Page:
Solar bonanza turns into a nightmare for investors in the Czech Republic

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At the end of October, the Czech government approved special measures against the ongoing solar boom in the country. Many of these measures are being abruptly negotiated and passed by the Czech Parliament so that they can take effect starting in January 2010. One of these measures will be a brand-new retroactive ‘solar tax’ imposed on producers of solar energy.

Legislative storm

The political battle over consequences of the solar boom in the Czech Republic has resulted in a ‘legislative storm’ that will significantly harm the local photovoltaic industry. Politicians are keen on punishing so-called ‘solar barons,’ which has become a popular nickname for operators of PV systems over 30kWp coined by the country’s main media. These solar barons are being blamed for a possible increase in electricity prices from 2011, caused by the amount of PV being installed in the country.

First package of legal measures

At the end of October, the Czech parliament took the first set of measures against locally installed PV:

  •  End of a tax holiday for all operators of PV plants to be applied retroactively.
  •  Change of write-off scheme (its deterioration) applied retroactively to all PV plants. 
  •  New FIT will be applied only on rooftop PV installations with maximum capacity of 30kWp from March 2011.
  •  Abolition of the FiT for off-grid PV systems and for ground-mounted PV plants from January 2011.
  •  A 500% increase in fees paid to the authorities for using land in order to discourage investors from building ground-mounted PV plants.

Unique 26% solar tax

Simultaneously, the Czech government also approved the introduction of a brand-new (unique within EU) solar tax. This 26% tax will be imposed on income generated from ground-mounted solar installations which have installed capacities over 30kW, in order to recycle the proceeds to curb retail power price inflation of 5.5% projected by the government.

This solar tax will be retroactively applied to all ground-mounted PV built in 2009-2010 in the Czech Republic. Basically, it means a decrease of the purchase prices of solar energy under the FiT that were supposed to be guaranteed to investors for 20 years by the government.

Investors going bust

According to some bankers I've spoken with, there will be many defaults as many solar investors cannot survive an imposition of the solar tax. The Czech PV trade association (CZEPHO) shares the same opinion.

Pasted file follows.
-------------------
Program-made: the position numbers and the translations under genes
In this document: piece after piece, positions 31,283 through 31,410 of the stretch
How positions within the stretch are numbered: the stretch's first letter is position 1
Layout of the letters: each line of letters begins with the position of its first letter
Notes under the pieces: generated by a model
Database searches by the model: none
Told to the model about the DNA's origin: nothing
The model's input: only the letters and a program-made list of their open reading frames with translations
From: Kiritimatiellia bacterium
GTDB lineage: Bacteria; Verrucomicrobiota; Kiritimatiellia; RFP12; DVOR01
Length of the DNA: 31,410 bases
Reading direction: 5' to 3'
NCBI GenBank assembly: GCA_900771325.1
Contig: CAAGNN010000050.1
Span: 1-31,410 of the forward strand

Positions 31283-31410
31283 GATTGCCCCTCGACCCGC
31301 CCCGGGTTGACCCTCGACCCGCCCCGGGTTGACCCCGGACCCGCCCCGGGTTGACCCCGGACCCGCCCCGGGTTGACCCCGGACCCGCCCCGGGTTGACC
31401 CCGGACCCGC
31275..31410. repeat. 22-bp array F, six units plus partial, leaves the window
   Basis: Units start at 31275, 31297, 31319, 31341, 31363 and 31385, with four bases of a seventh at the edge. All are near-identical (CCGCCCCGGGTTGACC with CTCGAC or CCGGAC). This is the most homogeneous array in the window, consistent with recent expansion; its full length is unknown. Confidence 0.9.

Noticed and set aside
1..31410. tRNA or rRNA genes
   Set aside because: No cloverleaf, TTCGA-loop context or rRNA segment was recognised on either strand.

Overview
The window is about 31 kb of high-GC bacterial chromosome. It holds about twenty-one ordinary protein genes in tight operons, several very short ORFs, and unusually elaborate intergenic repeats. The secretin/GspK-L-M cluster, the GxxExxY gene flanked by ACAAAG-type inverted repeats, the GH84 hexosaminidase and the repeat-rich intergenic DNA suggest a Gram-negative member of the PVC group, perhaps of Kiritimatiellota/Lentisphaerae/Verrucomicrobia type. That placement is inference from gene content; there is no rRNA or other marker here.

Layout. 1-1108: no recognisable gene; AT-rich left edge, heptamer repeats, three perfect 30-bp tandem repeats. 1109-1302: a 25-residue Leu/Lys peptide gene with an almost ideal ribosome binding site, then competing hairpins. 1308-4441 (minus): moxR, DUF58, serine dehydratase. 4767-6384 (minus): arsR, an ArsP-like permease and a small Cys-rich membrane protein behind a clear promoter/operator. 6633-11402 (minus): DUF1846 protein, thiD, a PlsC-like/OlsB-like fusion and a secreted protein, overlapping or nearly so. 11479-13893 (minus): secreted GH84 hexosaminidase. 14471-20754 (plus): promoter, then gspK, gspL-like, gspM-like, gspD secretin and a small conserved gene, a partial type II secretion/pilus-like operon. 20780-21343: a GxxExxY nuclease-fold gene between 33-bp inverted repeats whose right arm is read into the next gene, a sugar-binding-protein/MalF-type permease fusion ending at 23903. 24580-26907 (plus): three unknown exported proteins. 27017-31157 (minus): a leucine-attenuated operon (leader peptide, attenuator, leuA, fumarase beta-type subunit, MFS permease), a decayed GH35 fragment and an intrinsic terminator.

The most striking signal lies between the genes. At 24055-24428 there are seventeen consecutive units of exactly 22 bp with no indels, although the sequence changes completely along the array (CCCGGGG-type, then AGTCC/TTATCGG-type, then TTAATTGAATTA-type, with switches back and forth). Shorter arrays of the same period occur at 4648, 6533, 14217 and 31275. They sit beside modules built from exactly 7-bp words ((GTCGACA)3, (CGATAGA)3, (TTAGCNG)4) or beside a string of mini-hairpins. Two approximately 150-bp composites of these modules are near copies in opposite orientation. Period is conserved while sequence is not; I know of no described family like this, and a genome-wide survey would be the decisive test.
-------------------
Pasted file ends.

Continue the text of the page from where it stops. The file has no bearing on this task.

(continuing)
“We are persuaded that over 50% of all large-scale installation will go bankrupt as a result of the new solar tax,” noted Jan Hlavac, speaker of CZEPHO. “The taxation will cause that a payback of the solar projects will exceed 20 years.”

This unexpected and indeed controversial measure by the Czech government has already resulted in a cancellation of many large-scale solar installations in the country. All investors are very anxious at the moment.

Imminent arbitrages

According to Jakub Hajek, a legal advisor of the leading Czech law firm Glatzova and Co., an implementation of the new solar tax represents a substantial change in the conditions related to doing business in the Czech Republic. “In this respect, we expect a new boom of legal disputes and arbitrages between foreign investors and the Czech state,” he said. 

Experts estimate the value of imminent arbitrages could be well over €10 billion. Since the new solar tax proposal is retrospective, it has certain legal drawbacks. The current legal view is that the odds are high that the investors will succeed in the arbitrages against the Czech Republic.

Damaged reputation 

Because of the solar tax, the Czech Republic may lose its credibility among investors, because of the country's perceived unstable legal environment.  The government officials and politicians cannot take new legal measures abruptly based only on figures presented solely by distribution energy companies, since there are many examples showing that these companies' data are inherently overestimated.

Failure of authorities

The solar boom in the Czech Republic has been brought about mainly by a failure to regulate the industry in a thorough and timely fashion by the respective authorities. It is by no means the fault of investors. Now it seems that the investors will be punished for the mistakes of regulators.

Czech politicians and authorities are eager to penalize (by taxes) the solar barons. Although it may be a popular step for the local politicians, it is very short-sighted approach. The final outcome may be billions of Euro in lost arbitrages and the damage to the reputation of the country and its credit rating.

The Czech Parliament will make its final decision on the solar tax in mid-November. Since there is a general consent among Czech politicians on this issue, the odds are extremely high that the legislation will be approved. 

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